In November and December 2002, call-up letters, or notices of review, were issued by the Commission to Steliga and Signature Homes for certain lots in Section III to determine whether development of those lots would adversely affect the pine snake critical habitat.
In May 2003, Signature Homes filed a complaint and order to show cause seeking injunctive relief, arguing that the 2000 Sanctuary I settlement concerning timber rattlesnakes precluded further call-ups regarding all other species. The trial court dismissed the complaint, and we affirmed in an unpublished opinion. Signature Homes at Forest Lakes, LLC, v. New Jersey Pinelands Comm'n, No. A-4885-02T5 (App. Div.), appeal dismissed per stipulation, No. 56,069 (May 13, 2004). In May 2004, Signature Homes entered into a settlement agreement with the Commission and Township of Evesham pertaining to several lots, including Lots 15, 16 and 17 of Block 89.11, located in the vicinity of the pine snake burrow along John James Audubon Road. Among other matters, Signature Homes agreed to: 1) transfer title to Lot 15, the lot closest to the burrow, to the Sanctuary Homeowners Association; 2) enter a deed restriction and access agreement for Lot 16, Block 89.11, "in order to create a 30-foot-wide open space area on the side of this property that adjoins Lot 15. This deed restriction and access agreement shall prohibit the erection of any structures or improvements of any kind in this 30-foot-wide area"; and 3) grant the Commission access to the thirty-foot-wide area on Lot 16 "for the purpose of observing, monitoring, and/or managing any threatened or endangered plant or animal species found or located within this open space."
In the interim, Lots 13 and 14 of Section III, Block 89.11, near the nesting burrow, were still subject to the previously-issued call-up letters concerning whether development of those lots was consistent with preserving the pine snake critical habitat under N.J.A.C. 7:50-6.33. On December 24, 2003, the Ivelin parties filed an eleven-count complaint in the United States District Court of New Jersey against the Commission and New Jersey Department of Environmental Protection (NJDEP), alleging a violation of their federal and state constitutional rights and raising various contract and tort claims.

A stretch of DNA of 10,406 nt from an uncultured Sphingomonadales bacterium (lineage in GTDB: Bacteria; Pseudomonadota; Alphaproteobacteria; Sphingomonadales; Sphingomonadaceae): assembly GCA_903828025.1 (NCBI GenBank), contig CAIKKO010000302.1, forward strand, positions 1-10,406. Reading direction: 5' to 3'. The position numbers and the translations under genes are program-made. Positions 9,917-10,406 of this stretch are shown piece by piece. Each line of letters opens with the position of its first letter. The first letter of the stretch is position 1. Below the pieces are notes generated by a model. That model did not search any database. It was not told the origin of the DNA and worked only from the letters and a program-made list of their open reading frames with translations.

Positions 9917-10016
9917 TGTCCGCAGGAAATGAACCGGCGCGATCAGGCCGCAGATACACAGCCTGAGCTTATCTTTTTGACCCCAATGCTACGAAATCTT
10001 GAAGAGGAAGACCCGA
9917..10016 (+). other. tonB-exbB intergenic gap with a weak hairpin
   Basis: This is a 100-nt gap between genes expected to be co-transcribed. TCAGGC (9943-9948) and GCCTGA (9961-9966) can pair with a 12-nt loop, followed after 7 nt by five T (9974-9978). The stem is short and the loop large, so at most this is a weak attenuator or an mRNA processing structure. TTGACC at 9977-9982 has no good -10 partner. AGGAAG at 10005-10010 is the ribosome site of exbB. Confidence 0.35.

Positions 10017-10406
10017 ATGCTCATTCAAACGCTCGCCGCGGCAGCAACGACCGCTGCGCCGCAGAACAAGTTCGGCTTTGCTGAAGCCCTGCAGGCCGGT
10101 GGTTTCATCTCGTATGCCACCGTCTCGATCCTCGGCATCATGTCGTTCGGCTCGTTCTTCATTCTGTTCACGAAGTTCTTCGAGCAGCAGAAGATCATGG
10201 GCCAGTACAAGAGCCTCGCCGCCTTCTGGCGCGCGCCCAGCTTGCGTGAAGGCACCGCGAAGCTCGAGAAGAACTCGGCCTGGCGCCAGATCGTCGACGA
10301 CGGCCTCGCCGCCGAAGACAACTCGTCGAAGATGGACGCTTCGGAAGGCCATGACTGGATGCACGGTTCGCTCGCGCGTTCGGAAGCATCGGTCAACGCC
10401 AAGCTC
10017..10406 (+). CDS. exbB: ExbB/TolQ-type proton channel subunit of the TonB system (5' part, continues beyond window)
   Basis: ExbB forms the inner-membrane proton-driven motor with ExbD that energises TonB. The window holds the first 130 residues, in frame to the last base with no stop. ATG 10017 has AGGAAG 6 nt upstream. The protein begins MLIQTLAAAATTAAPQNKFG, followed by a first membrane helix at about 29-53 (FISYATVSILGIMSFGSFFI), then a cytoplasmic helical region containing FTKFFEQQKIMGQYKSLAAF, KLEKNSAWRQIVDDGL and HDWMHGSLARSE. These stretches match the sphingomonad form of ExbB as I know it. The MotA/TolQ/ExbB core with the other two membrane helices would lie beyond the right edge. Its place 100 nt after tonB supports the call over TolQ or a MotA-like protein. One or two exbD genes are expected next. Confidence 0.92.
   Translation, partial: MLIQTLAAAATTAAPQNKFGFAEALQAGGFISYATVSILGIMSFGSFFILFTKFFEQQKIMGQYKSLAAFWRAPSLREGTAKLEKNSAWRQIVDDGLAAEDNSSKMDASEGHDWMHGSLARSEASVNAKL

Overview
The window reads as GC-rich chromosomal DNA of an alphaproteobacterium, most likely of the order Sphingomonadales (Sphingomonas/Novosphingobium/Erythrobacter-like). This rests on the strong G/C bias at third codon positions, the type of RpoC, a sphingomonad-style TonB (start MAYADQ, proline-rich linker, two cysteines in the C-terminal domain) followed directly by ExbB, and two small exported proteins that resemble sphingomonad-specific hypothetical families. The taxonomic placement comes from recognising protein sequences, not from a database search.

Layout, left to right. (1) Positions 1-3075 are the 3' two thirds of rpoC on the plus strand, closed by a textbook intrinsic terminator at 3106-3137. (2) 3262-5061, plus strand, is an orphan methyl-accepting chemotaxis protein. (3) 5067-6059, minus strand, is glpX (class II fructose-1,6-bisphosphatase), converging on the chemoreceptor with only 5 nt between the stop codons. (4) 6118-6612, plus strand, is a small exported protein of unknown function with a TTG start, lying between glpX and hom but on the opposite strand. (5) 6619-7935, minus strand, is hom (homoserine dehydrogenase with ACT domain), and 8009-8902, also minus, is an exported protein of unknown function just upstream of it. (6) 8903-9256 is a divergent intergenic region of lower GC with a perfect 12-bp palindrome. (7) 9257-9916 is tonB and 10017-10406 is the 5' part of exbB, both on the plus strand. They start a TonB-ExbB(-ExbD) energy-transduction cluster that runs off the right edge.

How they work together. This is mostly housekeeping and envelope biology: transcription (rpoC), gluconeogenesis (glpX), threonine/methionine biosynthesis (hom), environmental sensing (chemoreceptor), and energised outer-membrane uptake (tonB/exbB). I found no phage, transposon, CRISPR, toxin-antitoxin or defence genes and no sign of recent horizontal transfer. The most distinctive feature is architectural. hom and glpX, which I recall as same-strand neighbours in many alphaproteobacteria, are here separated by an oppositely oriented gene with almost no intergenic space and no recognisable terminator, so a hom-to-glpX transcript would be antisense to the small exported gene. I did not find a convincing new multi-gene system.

In October 2004, the Ivelin parties, the Commission, and the NJDEP reached a preliminary settlement. A brief, general description of the settlement agreement was noticed in a press release on October 29, 2004. The press release also notified the public that an informational meeting would take place on November 9, 2004, to address any concerns relating to the settlement, and that the Commission would consider the settlement at its November 12, 2004, public meeting. On November 9, 2004, the Commission's Executive Director presided over the public informational meeting. Notice of the meeting had been publicized in the aforementioned press release, advertised in local newspapers and on the Commission's web site, and a notice was sent to 176 homeowners within the Sanctuary. Also ...